Karl Hoidal, 17, endured almost a year of chemotherapy and radiation treatments remembering the finest times of his life were spent enjoying the great outdoors.
"I wanted to hunt, fish and cut wood again," he said. "I couldn't do those things that I missed so much."
The Potlatch, Idaho teenager was diagnosed April 16, 2004 with Hodgkin's Lymphoma -- a cancer of the immune system that primarily attacks the lymph glands.
Hodgkin's is treated with radiation and chemotherapy, but most doctors agree that keeping the patient's spirits up is a key to overcoming the disease.
That's where Karl's love of the outdoors became his best ally.
"I've always been an avid hunter, and so when I was (undergoing treatments) I would think about those things rather than the cancer," he said.
Television also played a role in his recovery.
"He and his dad (Brian) would watch the Outdoor Channel and all those hunting and fishing shows together," Hoidal's mom, Juli, said. "Karl couldn't get out, so the TV programs were good for him."
Karl's inability to spend time outdoors was particularly tough in that he was raised to live life to the fullest in one of the most pristine areas of the country.
Potlatch, located 65 miles south of Spokane, Wash., is a land of deep pine forests, grassy meadows, clear rivers and babbling mountain streams.
A Potlatch Web site says the community "provides excellent accommodations for hunting, fishing, camping and other recreational activities."
As Karl's arduous cancer treatments wore on, he anxiously waited for the time when he could return to the outdoors.
Then, a unique opportunity presented itself to the family.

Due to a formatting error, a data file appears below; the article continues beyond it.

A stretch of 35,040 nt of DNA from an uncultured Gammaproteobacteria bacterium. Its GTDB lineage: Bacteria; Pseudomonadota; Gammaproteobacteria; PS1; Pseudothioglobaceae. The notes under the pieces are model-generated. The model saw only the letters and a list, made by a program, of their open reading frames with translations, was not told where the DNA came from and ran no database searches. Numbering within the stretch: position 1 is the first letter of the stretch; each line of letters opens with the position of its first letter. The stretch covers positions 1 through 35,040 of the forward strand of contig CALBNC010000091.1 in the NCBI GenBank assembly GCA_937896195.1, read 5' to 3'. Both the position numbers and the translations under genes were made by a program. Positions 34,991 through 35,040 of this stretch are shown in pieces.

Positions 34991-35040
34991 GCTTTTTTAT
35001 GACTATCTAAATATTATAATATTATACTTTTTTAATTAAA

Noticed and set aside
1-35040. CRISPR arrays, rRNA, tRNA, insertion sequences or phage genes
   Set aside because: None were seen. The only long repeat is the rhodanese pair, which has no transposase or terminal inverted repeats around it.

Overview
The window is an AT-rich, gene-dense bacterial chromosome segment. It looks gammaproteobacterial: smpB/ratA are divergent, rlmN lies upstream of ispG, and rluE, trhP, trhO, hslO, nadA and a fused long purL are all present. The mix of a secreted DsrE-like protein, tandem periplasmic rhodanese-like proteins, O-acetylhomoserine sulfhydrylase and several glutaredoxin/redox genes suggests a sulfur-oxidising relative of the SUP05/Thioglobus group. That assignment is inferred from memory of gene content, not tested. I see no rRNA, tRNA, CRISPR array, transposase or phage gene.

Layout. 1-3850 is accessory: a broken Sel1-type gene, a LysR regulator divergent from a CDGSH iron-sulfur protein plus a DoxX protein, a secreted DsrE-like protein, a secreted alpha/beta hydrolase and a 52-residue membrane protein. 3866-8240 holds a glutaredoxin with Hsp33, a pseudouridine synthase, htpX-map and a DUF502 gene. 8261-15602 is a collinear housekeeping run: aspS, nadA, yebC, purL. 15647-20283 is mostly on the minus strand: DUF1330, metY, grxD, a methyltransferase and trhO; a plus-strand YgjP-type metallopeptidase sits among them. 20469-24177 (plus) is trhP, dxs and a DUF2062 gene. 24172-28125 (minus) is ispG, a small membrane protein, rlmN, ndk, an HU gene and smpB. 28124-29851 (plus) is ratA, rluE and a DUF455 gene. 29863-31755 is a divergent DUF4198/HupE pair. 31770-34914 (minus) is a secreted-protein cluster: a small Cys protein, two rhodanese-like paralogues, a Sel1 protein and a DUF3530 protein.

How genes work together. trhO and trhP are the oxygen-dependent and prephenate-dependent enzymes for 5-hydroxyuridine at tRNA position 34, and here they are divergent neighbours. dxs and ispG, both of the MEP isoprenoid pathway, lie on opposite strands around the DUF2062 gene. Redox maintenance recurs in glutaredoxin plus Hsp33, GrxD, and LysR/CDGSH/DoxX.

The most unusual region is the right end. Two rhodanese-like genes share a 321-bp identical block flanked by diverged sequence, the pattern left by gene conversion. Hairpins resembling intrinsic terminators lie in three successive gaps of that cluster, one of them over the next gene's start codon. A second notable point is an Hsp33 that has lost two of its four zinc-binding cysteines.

"While he was being treated, some friends told us about ‘Hunt of a Lifetime,' which takes kids with cancer hunting and fishing," Juli said. "So, we began trying to find out more about it."
The Hoidals learned that Hunt of a Lifetime was begun by Tina Pattison after her 19-year-old son, Matthew, realized his dream of going on a moose hunt in Canada before he died of Hodgkin's Disease in 1998.
The mission of Hunt of a Lifetime, a nonprofit organization, is to grant hunting and fishing adventures and dreams to those ages 21 and under who have been diagnosed with life-threatening illnesses.
Tina Pattison said the foundation was dedicated "to my son Matt and the life he lived loving the outdoors to the fullest, and passing on to others what hunting and fishing meant to him."
The thought of Karl returning to the outdoors after months of cancer treatment sent Juli and Brian scrambling to fill out Hunt of a Lifetime applications.
It wasn't long before the Hoidals received a reply from the foundation that said Karl had been selected to participate in an Arizona hunt.
However, the first one scheduled conflicted with a commitment he had made to show farm animals he raised in the state fair.
Finally, Terry Petco of Phoenix, the Arizona Ambassador for Hunt of a Lifetime, arranged for Karl to receive a Unit 22 bull elk tag transfer from Matt Rundo of Phoenix.
It was Petco who had earlier helped push a bill through the Arizona legislature that allowed tag holders to transfer hunt privileges to charitable organizations such as Hunt of a Lifetime.